Ronald Blythe on Moored Man

These poems ‘give off as authentic a smell of East Anglia as do Crabbe’s, and, as with Crabbe’s, the beauty of  language is hard-won.’                                                                                                                                                                   Peter Porter on Poems from East Anglia

‘his poetry is accessible yet uncompromisingly contemporary.  It is witty, too. . . exemplary.’

The Breaking Hour (Country Life)


‘Stately or bucolic, heroic or comic, romantic or gross, horrific or gentle, deeply ironic or deeply moving, the myths here retold yield up their mood and substance.’
Gwyn Jones on The Norse Myths (Times Literary Supplement)

‘A collection of dramatic, moving, intricately structured stories; it is a novel whose themes are birth, love, betrayal, death, rebirth; it is a scholarly survey and compendium of Norse mythology; it is a sustained poem distinguished by the icy precision of its language’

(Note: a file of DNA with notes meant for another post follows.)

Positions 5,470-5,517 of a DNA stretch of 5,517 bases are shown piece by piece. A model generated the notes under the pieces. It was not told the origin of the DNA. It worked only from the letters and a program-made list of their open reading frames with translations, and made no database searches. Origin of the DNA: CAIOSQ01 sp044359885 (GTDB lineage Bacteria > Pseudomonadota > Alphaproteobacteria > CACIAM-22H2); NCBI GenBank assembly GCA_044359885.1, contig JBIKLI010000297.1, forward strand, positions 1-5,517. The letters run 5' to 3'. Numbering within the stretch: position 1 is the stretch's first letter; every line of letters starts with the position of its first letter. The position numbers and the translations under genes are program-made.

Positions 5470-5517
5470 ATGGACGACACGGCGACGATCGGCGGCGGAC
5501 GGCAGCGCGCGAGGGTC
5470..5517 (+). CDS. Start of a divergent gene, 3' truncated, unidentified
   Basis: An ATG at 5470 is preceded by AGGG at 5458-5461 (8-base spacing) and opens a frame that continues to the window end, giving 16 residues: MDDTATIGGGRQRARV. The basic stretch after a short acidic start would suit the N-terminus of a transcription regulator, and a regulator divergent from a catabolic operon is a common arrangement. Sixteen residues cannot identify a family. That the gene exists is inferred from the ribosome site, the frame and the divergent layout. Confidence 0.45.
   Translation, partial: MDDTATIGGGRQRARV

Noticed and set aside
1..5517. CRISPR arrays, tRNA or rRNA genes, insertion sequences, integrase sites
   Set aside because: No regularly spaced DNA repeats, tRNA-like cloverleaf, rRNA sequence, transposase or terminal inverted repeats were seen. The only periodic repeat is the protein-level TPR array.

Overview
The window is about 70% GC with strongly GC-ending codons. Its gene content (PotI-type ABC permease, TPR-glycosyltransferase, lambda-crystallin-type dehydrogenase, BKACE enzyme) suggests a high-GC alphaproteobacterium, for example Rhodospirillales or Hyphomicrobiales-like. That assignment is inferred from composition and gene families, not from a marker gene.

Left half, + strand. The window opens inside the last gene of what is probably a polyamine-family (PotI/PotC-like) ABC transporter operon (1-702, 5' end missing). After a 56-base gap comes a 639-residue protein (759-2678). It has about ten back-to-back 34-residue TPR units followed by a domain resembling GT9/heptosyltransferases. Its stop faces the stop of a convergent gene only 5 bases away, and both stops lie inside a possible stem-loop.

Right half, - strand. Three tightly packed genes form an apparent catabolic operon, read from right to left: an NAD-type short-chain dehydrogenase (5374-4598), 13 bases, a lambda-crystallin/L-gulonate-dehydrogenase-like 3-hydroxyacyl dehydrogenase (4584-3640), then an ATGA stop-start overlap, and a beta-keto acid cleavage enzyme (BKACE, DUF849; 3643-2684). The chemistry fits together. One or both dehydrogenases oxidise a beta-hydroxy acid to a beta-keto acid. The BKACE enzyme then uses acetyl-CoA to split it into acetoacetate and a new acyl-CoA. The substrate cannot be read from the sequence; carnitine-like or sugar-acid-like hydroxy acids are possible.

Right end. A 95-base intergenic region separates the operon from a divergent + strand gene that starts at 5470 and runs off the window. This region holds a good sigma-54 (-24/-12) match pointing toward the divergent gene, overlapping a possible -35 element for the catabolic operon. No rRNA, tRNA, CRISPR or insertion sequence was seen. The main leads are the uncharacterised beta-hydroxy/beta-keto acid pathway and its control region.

The Times Educational Supplement

Children’s Fiction

‘This is astonishing… a book that lasts has to create a world so real that you can run your fingertips over its walls, feel its morning frost bite at your throat, and remember the people who lived there for a lifetime. Crossley-Holland has done it and I am so, so jealous.’
Ann Fine on The Seeing Stone (Children’s Laureate 2001-2003)

‘…as bright and as vivid as pictures in a Book of Hours. Deep scholarship, high imagination, and great gifts of storytelling have gone into this; I was spellbound.’
Philip Pullman on The Seeing Stone (Guardian Children’s Book Supplement)